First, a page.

Don’t expect Apple’s AR glasses to like like these clunkers, the Epson Moverio.Image: Brittany Herbert/MashableBy Pete Pachal2018-04-03 15:18:08 UTC
We had strong indications that Apple was investing in new screen technology, but now we have a better idea what it’s going to be used for.
A report suggests that Apple’s microLED tech — a new type of display that’s similar to OLED screens but is brighter and consumes less energy — won’t just be something for Apple Watches and iPhones. The next-gen screen technology will also serve as the display for a new kind of product: Apple-made augmented-reality glasses, at least according to a report from DigiTimes.
Apple has chosen Taiwan Semiconductor Manufacturing Company (TSMC) as its manufacturing partner for the displays, the report says. Interestingly, it also says Apple will make both small and large versions of the displays, the smaller ones for the Apple Watch and AR glasses, and the larger ones for some unnamed product “much larger” than MacBooks.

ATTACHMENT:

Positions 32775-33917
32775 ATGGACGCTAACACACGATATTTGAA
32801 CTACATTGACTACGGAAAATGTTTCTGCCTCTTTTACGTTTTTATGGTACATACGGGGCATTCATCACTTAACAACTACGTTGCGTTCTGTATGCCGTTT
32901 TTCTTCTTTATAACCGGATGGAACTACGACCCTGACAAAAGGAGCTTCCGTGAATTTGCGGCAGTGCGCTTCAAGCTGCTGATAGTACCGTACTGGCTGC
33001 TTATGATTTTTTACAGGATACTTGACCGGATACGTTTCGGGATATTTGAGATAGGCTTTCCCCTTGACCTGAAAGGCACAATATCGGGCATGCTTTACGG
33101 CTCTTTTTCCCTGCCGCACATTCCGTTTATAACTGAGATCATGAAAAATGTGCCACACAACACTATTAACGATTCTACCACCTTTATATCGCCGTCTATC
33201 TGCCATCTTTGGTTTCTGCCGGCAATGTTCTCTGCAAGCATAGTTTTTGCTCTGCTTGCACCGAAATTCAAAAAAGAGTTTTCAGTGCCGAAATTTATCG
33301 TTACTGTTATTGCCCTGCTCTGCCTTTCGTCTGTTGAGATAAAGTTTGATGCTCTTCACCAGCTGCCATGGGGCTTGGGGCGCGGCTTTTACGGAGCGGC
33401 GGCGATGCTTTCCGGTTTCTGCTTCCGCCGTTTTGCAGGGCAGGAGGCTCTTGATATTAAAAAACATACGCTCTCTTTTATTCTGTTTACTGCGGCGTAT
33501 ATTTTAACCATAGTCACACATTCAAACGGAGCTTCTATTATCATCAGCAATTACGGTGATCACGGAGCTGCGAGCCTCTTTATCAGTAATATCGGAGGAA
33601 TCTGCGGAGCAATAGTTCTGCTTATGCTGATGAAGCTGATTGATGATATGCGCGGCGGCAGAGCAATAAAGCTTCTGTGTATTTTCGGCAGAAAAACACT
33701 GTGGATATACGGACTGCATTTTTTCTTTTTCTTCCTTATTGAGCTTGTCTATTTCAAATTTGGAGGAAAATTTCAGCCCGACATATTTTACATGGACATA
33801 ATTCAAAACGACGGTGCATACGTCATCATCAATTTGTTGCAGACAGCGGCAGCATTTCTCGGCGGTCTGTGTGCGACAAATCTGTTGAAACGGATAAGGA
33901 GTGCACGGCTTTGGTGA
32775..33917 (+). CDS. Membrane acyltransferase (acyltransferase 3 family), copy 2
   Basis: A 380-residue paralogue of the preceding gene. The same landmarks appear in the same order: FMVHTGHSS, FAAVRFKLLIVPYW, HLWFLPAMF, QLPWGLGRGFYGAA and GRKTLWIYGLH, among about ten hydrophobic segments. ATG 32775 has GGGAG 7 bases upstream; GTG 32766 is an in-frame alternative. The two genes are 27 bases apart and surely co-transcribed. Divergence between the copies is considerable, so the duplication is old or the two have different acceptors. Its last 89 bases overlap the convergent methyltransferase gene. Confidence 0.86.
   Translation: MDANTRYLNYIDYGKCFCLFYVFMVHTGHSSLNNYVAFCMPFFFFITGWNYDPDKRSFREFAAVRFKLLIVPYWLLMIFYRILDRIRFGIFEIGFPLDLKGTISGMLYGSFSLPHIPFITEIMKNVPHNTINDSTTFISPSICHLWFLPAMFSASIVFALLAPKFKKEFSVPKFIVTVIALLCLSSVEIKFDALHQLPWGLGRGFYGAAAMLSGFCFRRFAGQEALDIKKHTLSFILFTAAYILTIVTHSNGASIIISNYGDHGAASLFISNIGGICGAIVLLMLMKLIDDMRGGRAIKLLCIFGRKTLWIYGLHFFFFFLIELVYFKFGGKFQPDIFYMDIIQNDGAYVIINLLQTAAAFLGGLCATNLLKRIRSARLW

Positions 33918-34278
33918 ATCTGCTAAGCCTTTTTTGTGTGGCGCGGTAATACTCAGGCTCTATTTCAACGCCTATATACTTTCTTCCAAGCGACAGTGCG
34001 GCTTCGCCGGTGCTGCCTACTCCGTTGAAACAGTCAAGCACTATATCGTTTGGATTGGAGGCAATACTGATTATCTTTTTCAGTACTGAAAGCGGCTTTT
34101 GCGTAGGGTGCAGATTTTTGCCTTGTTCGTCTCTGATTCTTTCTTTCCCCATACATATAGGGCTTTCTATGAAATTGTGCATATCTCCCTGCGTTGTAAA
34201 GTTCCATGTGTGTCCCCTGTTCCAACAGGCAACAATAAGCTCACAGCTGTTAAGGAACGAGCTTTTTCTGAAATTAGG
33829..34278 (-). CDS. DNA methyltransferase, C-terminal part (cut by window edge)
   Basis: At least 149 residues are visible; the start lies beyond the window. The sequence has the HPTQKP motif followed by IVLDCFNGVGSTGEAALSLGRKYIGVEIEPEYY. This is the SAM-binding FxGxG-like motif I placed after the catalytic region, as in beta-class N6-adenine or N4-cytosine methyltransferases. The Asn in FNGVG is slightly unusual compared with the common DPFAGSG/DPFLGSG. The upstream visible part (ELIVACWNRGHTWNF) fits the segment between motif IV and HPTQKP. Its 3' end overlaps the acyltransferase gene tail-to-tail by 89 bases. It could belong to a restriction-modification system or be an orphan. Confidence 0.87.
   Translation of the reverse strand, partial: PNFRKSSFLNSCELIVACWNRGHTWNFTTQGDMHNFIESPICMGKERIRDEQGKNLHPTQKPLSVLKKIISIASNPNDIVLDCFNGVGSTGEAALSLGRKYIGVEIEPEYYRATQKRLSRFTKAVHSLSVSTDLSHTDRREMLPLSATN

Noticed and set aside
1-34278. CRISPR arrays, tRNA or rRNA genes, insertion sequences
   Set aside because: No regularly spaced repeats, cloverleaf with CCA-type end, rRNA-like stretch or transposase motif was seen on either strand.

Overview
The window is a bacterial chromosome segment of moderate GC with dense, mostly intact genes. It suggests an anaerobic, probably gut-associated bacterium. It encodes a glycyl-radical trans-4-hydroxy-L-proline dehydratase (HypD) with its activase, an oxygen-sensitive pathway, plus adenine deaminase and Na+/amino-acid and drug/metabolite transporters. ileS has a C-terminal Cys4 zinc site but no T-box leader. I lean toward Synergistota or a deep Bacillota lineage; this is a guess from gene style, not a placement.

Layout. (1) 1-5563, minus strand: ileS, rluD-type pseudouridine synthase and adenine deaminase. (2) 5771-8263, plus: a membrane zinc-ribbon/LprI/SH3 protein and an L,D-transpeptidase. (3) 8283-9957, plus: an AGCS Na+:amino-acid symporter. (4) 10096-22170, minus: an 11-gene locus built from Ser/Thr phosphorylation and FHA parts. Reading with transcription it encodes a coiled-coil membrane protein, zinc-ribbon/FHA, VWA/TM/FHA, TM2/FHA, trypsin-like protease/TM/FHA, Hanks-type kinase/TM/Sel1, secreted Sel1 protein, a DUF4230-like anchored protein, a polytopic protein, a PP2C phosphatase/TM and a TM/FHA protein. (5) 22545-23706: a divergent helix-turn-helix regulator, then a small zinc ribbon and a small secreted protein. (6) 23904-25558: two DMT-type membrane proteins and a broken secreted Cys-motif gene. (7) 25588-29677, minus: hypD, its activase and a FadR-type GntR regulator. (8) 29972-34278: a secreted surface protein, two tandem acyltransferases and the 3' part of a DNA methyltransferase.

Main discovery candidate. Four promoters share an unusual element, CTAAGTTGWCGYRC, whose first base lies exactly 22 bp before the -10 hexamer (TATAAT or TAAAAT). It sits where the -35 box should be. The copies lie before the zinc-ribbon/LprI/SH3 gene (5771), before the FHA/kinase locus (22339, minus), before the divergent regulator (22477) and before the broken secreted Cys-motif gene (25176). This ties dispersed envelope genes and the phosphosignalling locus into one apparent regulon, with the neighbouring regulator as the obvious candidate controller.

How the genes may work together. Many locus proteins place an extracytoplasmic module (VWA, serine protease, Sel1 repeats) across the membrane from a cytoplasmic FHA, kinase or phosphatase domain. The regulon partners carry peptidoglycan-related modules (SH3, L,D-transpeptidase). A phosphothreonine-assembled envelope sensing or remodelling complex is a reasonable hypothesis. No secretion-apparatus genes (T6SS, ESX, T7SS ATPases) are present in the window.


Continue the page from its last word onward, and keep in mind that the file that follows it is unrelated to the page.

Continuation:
That could mean microLED-sporting iMacs, monitors, or even some kind of monster iPad. Though it could also just mean Apple is experimenting with different kinds of prototypes while it readies its new generation of computers.
For the small displays, Apple is reportedly making 1.4- and 1.3-inch sizes for a future Apple Watch (which would actually be slightly smaller screens than the current models), and 0.8- and 0.7-inch screens for the so-far-mythical Apple AR glasses. The DigiTimes analyst, Luke Lin, says the small panels may enter mass production in late 2018 or 2019, whereas the larger ones are scheduled for 2019 — also qualified with a “may.”
Which is to say don’t hold your breath for Apple AR glasses or a microLED-powered iMac. We might see those products in late 2019 at the earliest, but they also may not come at all.
While Apple has thrown tremendous support into AR over the last year with its ARKit development platform and the advanced camera system in the iPhone X, it’s all been based on tools for iPhone and iPad. Augmented-reality glasses do make sense for some specific applications, particularly in the enterprise, Apple designs and creates products for the mass market. Tim Cook himself once remarked that glasses, as a tech wearable category, didn’t make a lot of sense.
Then again, that was years ago, and companies like Magic Leap and even Facebook are getting the public used to the idea of headgear that can “mix” realities. If that train keeps running, you can bet Apple will get on board at some point.